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Prairie Dogs

Black-tailed prairie dogs (Cynomys ludovicianus) have significant impacts on the grasslands that they inhabit and their presence provides prey and landscape structure necessary for the presence of associated species, such as burrowing owls. Because of these far-reaching effects, prairie dogs are often considered “keystone” species. Today, City of Boulder Open Space and Mountain Parks seeks to conserve prairie dogs on up to 3,100 acres of open space lands designated as Grassland Preserves, Multiple Objective Areas or Prairie Dog Conservation Areas.

The black-tailed prairie dog is a medium-sized, diurnal, colonial ground squirrel inhabiting subterranean burrows in suitable grassland habitat. The black-tailed prairie dog historically inhabited much of the central plains but through loss of habitat and direct extermination, populations have been significantly reduced. Black-tailed prairie dogs across most of Open Space and Mountain Parks’ (OSMP) grassland habitats and in other areas, including irrigated agricultural lands. Current wildlife monitoring has indicated that some OSMP irrigated agricultural lands have the highest levels of prairie dog occupation since the department began mapping prairie dog colonies in 1996.

Other key facts about prairie dogs from Colorado Parks and Wildlife

The black-tailed prairie dog (Cynomys ludovicianus), according to Colorado Parks and Wildlife, historically inhabits the eastern third of Colorado. According to one estimate, black-tailed prairie dogs once covered seven million acres in Colorado.

  • The decline of black-tailed prairie dog populations is related to several factors, including:
    • Sylvatic plague
    • Direct loss of habitat to urban/suburban development
    • Habitat fragmentation
    • Conversion of habitat to agricultural uses
    • Systematic poisoning
    • Recreational shooting
    • Inadequate regulatory mechanism
  • Black-tailed prairie dogs are highly social animals. They live in family groups, or coteries, which typically consist of a breeding adult male, one to four breeding adult females and their offspring younger than two years of age. With the emergence of young, coteries can number up to 40 individuals.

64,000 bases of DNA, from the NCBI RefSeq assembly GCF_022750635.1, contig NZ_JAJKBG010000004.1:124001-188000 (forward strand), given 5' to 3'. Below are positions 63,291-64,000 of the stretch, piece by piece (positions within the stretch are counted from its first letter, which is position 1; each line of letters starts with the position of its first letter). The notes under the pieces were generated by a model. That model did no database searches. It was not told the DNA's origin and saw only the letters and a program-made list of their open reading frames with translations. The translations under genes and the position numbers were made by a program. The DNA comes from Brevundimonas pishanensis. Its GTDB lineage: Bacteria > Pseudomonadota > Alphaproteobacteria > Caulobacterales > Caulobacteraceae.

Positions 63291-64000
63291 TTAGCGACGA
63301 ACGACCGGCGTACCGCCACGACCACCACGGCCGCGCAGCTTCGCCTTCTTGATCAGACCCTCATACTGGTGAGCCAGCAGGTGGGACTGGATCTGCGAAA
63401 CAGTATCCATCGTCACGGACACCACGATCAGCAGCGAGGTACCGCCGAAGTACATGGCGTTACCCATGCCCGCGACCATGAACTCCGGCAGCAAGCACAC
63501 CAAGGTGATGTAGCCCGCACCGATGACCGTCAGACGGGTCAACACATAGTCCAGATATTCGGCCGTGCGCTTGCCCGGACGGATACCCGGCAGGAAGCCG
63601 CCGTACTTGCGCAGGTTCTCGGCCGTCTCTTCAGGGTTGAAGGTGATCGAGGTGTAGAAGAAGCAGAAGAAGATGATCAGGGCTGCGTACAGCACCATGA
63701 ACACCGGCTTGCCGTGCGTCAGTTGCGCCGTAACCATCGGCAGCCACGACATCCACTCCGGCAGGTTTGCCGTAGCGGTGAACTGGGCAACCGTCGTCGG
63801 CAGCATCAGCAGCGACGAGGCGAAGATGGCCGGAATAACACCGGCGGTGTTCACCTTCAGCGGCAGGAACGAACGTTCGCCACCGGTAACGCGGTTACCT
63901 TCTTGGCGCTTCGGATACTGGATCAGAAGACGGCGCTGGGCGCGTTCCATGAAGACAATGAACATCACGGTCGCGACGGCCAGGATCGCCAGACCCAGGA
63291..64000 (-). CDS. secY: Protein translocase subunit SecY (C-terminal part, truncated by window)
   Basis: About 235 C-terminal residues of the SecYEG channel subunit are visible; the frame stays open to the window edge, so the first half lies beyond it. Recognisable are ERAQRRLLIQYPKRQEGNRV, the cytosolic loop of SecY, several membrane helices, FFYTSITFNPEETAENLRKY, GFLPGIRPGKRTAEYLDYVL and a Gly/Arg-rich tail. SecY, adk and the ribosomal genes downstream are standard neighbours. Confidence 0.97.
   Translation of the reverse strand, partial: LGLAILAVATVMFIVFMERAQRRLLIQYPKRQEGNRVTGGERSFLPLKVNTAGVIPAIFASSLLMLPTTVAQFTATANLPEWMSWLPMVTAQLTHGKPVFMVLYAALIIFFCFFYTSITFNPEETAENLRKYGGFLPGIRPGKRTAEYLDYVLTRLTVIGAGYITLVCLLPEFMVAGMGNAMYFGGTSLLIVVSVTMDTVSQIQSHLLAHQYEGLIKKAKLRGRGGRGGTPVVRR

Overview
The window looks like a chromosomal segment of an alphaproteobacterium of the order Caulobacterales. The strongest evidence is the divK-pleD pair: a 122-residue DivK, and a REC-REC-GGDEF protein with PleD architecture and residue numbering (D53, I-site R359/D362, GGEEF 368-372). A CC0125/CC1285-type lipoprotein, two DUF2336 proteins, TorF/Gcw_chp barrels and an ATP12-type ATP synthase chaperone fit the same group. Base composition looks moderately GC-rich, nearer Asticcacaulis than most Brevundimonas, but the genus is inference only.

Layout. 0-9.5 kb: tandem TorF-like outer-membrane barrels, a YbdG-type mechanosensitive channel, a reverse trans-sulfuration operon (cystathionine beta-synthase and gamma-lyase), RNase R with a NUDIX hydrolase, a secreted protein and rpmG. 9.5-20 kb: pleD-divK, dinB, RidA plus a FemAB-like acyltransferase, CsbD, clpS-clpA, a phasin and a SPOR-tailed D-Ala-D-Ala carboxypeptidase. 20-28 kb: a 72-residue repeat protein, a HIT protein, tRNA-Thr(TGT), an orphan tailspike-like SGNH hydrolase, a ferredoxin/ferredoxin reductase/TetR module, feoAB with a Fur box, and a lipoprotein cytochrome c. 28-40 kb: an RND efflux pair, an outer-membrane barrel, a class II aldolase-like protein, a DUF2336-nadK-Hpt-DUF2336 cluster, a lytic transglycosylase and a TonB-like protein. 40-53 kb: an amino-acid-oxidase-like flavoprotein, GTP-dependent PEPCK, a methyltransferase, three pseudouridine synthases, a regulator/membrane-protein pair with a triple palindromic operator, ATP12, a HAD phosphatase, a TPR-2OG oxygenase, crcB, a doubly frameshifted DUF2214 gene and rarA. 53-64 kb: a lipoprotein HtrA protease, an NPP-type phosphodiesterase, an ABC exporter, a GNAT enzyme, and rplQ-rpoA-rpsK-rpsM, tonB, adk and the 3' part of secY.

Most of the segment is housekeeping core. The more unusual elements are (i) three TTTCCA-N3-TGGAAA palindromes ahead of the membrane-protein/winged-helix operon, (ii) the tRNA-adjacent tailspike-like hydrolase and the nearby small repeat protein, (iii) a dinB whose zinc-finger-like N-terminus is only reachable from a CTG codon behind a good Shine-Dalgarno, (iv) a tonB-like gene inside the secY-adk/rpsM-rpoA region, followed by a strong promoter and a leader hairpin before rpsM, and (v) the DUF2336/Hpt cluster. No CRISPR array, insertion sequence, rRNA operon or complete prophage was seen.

• The primary benefit of this colonial lifestyle is protection from predators: black-tailed prairie dogs have an elaborate communication system to warn others of the presence of danger, including both auditory and visual cues.

Prairie dogs and epizootic sylvatic plague

Black-tailed and other species of prairie dogs are especially susceptible to the disease and periodic episodes of high levels of infection (epizootics) are seen across large parts of the species’ ranges. In Boulder County, widespread epizootics that result in extensive prairie dog mortality occur cyclically (in the past, every 7-11 years), but isolated outbreaks can occur at any time. Plague plays a role in defining the spatial scale and arrangement of prairie dogs occupation on OSMP land and epizootic die-offs have resulted in significant reductions in populations in some areas. Due to the highly unpredictable nature of outbreaks, and shifting surrounding land uses, the impact posed by plague is uncertain.

According to Boulder County Public Health: The bacteria is transmitted to people through a flea bite and direct contact with infected animals. Fleas generally do not infect other animals unless their natural host (animal) is no longer available. Domestic cats and dogs can contract plague by catching and eating infected rodents and rabbits or by being bitten by infected fleas. They can then carry infected fleas home to their owners or, especially with cats, serve as a direct source of infection. Learn more